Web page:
I’ve had a fascination with India for a while now so when a friend suggested I read Shantaram, which is based in Bombay, I jumped at the chance. She loved the book and thought I would too. The author, Gregory David Roberts, loosely bases the story on his own life. And he led quite the life! What sparked my interest from the book cover were his discoveries “about love and fate and the choices we make” while he “was chained to a wall being tortured.”
Born in Australia, sentenced to prison from which he escapes, Gregory Roberts lands in Bombay and that is where he chose to start Shantaram. It moves through Bombay, out to the village of his friend, into the slums, and even as far as Afghanistan. We see the story from the point of view of his main character Lin, and we meet Parbu his tour guide; Karla, the love of his life; Abdulla, the one who he loves like a brother; and Abdel Khader Khan who becomes Lin’s father figure.
The characters in the story span all walks of life and they all feel believable. Parbu is from the slums and the way he speaks English is quite amusing. He says to Lin, “You need a bath because you must be smelling unhappy.” The opposite of Parbu is the strong character of Abdel Khader Khan who is a leader, philosopher, and a lay astronomer pontificating on life, the cosmos, and how it all fits together.
The themes of love, and fate, and choices made run throughout the book as we see Lin start from a place where he begins to understand what he has lost, the wasting away of his life, and how truly lonely he is. The plot drives Lin to new beginnings; he is given a new name, Shantaram, and finds a new place to live. In order for Lin to survive on all levels – physically, mentally, emotionally, and spiritually - he comes to accept that he must learn how to forgive, letting go of the hate he felt for the prison guards who savagely beat him, for instance. But it is only when Lin finally realizes that he must accept responsibility for his part in the drama that started his path to prison that his heart finally expands and unfolds, ultimately releasing “its burdens of fear, resentment, and self-doubt.”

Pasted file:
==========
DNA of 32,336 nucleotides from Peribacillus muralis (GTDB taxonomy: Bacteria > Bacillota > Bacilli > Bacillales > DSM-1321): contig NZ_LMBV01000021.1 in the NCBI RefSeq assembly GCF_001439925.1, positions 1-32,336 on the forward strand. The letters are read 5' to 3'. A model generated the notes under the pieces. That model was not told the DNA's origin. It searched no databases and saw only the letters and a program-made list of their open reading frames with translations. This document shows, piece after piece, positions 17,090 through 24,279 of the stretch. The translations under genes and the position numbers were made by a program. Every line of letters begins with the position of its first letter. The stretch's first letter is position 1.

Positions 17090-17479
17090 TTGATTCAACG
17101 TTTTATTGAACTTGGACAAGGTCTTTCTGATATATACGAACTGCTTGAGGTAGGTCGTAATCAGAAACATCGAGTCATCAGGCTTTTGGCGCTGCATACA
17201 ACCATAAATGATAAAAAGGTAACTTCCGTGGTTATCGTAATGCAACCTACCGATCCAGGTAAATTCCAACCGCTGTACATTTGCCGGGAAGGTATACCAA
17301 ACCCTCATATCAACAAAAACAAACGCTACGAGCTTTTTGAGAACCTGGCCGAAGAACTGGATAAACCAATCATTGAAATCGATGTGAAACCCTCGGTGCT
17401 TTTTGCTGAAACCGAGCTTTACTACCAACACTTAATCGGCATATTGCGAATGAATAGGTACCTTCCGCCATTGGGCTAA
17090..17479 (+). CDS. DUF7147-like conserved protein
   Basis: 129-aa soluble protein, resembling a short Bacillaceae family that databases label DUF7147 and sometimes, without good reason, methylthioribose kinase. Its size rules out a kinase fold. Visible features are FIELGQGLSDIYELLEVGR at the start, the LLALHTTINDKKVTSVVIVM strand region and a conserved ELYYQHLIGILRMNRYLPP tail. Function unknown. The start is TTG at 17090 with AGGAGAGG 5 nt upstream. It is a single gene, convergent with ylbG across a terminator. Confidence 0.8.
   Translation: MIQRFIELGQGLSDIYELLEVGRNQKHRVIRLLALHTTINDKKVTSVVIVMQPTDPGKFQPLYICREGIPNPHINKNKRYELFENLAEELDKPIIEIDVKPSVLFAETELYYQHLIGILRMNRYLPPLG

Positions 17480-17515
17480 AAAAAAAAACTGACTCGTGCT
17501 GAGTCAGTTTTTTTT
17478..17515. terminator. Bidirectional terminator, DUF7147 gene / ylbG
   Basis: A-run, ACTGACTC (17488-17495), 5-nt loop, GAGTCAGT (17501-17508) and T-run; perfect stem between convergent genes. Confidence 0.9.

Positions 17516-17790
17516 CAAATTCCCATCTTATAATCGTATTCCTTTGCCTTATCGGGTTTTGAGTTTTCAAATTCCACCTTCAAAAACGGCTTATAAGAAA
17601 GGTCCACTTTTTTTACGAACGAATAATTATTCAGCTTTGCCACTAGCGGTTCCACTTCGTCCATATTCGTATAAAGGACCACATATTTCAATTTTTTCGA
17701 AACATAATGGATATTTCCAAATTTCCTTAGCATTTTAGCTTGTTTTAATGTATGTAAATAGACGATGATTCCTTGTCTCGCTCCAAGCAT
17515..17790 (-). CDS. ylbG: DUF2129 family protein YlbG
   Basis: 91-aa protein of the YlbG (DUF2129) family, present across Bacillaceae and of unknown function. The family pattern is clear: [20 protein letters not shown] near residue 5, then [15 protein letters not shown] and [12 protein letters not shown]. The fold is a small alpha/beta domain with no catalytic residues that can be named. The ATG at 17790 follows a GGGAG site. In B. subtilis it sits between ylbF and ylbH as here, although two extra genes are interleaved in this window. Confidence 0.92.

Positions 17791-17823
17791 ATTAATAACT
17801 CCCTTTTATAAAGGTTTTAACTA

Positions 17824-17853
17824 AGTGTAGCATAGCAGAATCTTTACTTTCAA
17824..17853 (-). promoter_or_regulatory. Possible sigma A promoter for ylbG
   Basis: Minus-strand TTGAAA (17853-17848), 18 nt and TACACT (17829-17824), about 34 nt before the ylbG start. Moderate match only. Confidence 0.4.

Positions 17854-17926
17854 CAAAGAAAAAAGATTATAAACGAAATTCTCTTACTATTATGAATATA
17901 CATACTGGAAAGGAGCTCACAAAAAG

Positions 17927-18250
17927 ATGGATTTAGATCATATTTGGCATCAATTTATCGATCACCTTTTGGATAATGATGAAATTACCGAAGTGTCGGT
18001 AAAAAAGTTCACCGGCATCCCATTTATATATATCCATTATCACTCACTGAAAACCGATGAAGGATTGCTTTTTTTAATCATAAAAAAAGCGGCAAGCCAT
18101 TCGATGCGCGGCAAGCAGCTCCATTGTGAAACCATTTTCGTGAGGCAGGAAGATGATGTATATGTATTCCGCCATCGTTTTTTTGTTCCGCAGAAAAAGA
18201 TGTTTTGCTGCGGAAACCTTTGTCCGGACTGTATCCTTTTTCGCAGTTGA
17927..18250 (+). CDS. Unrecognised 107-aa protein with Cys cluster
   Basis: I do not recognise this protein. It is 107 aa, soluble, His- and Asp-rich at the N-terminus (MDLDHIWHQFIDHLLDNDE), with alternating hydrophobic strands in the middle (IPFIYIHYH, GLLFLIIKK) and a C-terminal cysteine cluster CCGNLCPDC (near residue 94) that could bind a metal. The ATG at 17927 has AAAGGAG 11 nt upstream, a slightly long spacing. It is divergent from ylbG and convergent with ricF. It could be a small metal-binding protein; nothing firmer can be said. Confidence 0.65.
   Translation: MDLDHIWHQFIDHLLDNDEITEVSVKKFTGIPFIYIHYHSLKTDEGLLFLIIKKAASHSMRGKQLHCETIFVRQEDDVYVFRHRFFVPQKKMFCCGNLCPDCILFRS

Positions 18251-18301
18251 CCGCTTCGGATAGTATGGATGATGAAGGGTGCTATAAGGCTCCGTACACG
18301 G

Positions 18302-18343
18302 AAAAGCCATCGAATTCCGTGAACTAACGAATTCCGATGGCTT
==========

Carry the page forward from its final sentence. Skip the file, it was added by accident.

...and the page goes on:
I can see the change in Lin as the story unfolds within a writing style that flows gracefully, drawing me in. The story moves at a good pace with the circumstances and people around Lin showing him, and us, that “the only kingdom that makes any man a king is the kingdom of his own soul. The only power that has any real meaning is the power to better the world.” Realism is mixed in with the descriptive scenes of Bombay of the 1980s, the national political strife in India including the death of Indira Ghandi, and the war in Afghanistan that affects the characters around Lin based on choices they have made.
The drawback for me with this story is the amount and level of violence. It is the underworld that Lin inhabits so I should not be so surprised I suppose, and I’m sure that many people actually do live that kind of life. Death comes from disease, beatings, guns, knives, and a tragic, violent car accident. It is in stark contrast to the lessons of love that Lin learns through all these incidences and I think that is what makes it work and kept me going to the end of the story.
I would recommend this book though it looks like a big book in your hand, I found it easy, and mostly enjoyable, to glide through the story.